by Black Elk; Neihardt, John Gneisenau

9780803283916John G. Neihardt; Philip J. Deloria (Introduction by); Vine Deloria (Foreword by)Black Elk Speaks: The Complete Edition Black Elk Speaks , the story of the Oglala Lakota visionary and healer Nicholas Black Elk (1863-1950) and his people during momentous twilight years of the nineteenth century, offers readers much more than a precious glimpse of a vanished time. Black Elk's searing visions of the unity of humanity and Earth, conveyed by John G. Neihardt, have made this book a classic that crosses multiple genres. Whether appreciated as the poignant tale of a Lakota life, as a history of a Native nation, or as an enduring spiritual testament, Black Elk Speaks is unforgettable. nbsp; Black Elk met the distinguished poet, writer, and critic John G. Neihardt in 1930 on the Pine Ridge Reservation in South Dakota and asked Neihardt to share his story with the world. Neihardt understood and conveyed Black Elk's experiences in this powerful and inspirational message for all humankind. nbsp; This complete edition features a new introduction bynbsp;historian Philip J. Deloria and annotations of Black Elk's story by renowned Lakota scholar Raymond J. DeMallie. Three essays by John G. Neihardt provide background on this landmark work along with pieces by Vine Deloria Jr., Raymond J. DeMallie, Alexis Petri, and Lori Utecht. Maps, original illustrations by Standing Bear, and a set of appendixes rounds out the edition. nbsp; - Description from Syndetics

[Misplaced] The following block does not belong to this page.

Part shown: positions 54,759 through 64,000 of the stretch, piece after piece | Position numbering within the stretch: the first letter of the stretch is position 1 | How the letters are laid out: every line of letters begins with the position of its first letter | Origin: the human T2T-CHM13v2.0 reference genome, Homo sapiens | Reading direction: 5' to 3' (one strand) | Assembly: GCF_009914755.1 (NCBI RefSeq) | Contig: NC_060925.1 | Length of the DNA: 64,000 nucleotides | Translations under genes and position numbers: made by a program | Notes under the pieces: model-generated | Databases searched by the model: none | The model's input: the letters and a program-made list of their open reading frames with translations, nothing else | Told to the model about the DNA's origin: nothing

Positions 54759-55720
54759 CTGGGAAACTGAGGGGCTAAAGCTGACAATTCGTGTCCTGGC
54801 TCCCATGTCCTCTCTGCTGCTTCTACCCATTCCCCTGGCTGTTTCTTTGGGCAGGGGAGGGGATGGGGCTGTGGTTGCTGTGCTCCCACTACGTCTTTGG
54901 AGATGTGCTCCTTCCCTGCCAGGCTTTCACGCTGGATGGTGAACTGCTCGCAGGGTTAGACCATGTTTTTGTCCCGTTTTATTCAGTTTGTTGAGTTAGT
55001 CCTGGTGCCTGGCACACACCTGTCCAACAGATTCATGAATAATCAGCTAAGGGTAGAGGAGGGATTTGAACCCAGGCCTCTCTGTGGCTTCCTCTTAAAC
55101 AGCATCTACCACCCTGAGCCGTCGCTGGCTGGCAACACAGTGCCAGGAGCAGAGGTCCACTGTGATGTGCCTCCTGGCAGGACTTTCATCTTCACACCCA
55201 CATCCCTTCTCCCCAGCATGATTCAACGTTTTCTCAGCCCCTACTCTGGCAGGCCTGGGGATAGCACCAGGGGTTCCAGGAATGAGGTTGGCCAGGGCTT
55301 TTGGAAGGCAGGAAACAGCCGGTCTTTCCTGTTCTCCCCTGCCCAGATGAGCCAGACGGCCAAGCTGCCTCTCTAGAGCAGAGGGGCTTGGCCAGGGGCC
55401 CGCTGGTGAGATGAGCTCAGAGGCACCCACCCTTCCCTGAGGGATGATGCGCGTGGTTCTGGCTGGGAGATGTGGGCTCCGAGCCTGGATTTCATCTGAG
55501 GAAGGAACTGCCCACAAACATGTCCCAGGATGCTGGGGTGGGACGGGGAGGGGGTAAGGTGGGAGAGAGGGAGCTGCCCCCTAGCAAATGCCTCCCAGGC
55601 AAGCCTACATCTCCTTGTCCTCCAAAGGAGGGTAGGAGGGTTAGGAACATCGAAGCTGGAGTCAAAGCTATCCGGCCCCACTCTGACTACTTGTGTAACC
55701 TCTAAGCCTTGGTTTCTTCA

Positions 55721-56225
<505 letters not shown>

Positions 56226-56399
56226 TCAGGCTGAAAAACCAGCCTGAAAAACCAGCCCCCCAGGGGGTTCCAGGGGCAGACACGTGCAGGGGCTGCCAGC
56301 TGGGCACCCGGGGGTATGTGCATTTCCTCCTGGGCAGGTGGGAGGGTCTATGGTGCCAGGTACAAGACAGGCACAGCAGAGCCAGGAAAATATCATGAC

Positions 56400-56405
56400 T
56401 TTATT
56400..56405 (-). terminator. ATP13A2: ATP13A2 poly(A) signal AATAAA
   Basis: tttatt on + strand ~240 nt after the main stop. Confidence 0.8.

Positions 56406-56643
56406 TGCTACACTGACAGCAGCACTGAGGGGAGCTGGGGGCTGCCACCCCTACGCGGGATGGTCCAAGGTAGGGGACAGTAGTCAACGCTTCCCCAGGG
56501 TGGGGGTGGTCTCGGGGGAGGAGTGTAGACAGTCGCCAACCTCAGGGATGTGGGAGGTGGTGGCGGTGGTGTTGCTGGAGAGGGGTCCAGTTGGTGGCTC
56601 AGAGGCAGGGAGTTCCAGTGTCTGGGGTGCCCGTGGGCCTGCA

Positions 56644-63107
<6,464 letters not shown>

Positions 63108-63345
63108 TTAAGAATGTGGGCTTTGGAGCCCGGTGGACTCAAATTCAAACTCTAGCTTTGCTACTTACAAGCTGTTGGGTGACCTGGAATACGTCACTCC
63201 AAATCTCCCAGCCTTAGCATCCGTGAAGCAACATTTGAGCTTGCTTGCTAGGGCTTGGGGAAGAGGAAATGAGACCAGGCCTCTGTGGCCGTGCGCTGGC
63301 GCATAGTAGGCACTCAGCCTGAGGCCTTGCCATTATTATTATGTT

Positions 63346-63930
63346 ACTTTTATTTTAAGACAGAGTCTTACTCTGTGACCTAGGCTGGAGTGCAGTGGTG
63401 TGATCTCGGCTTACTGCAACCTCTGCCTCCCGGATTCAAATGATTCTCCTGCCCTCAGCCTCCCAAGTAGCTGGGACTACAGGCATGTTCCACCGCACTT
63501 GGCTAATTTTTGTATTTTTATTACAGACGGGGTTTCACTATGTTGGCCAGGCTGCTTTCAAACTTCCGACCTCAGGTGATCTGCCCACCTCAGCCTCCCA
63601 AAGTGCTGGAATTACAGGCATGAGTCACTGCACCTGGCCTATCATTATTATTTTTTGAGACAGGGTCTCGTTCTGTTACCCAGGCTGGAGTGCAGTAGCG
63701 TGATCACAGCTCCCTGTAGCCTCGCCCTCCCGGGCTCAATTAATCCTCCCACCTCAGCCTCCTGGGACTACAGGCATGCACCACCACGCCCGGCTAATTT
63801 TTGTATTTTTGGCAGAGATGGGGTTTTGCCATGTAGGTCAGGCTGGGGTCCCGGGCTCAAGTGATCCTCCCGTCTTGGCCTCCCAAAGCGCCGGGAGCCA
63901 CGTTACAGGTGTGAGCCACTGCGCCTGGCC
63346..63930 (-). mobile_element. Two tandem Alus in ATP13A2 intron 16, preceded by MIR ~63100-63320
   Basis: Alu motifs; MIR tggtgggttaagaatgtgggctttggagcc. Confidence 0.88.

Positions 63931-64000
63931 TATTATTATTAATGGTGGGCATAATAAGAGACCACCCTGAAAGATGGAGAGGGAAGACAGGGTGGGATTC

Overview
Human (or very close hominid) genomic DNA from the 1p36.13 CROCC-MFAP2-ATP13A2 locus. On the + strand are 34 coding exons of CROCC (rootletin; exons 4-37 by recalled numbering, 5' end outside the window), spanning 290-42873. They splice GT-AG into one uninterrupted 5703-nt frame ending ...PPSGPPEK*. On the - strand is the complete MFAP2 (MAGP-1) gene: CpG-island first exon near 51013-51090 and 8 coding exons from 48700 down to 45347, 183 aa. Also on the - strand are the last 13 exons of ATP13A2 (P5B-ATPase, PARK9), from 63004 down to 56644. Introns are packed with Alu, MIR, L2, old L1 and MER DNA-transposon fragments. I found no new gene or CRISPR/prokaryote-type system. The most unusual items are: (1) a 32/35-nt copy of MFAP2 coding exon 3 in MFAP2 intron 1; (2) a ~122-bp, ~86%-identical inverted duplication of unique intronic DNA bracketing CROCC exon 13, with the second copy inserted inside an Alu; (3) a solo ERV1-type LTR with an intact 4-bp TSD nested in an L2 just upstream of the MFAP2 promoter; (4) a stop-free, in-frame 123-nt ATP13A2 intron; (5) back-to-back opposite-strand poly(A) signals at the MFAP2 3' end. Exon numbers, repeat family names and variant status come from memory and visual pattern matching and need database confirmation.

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Trickster: Native American Tales
by Dembicki, Matt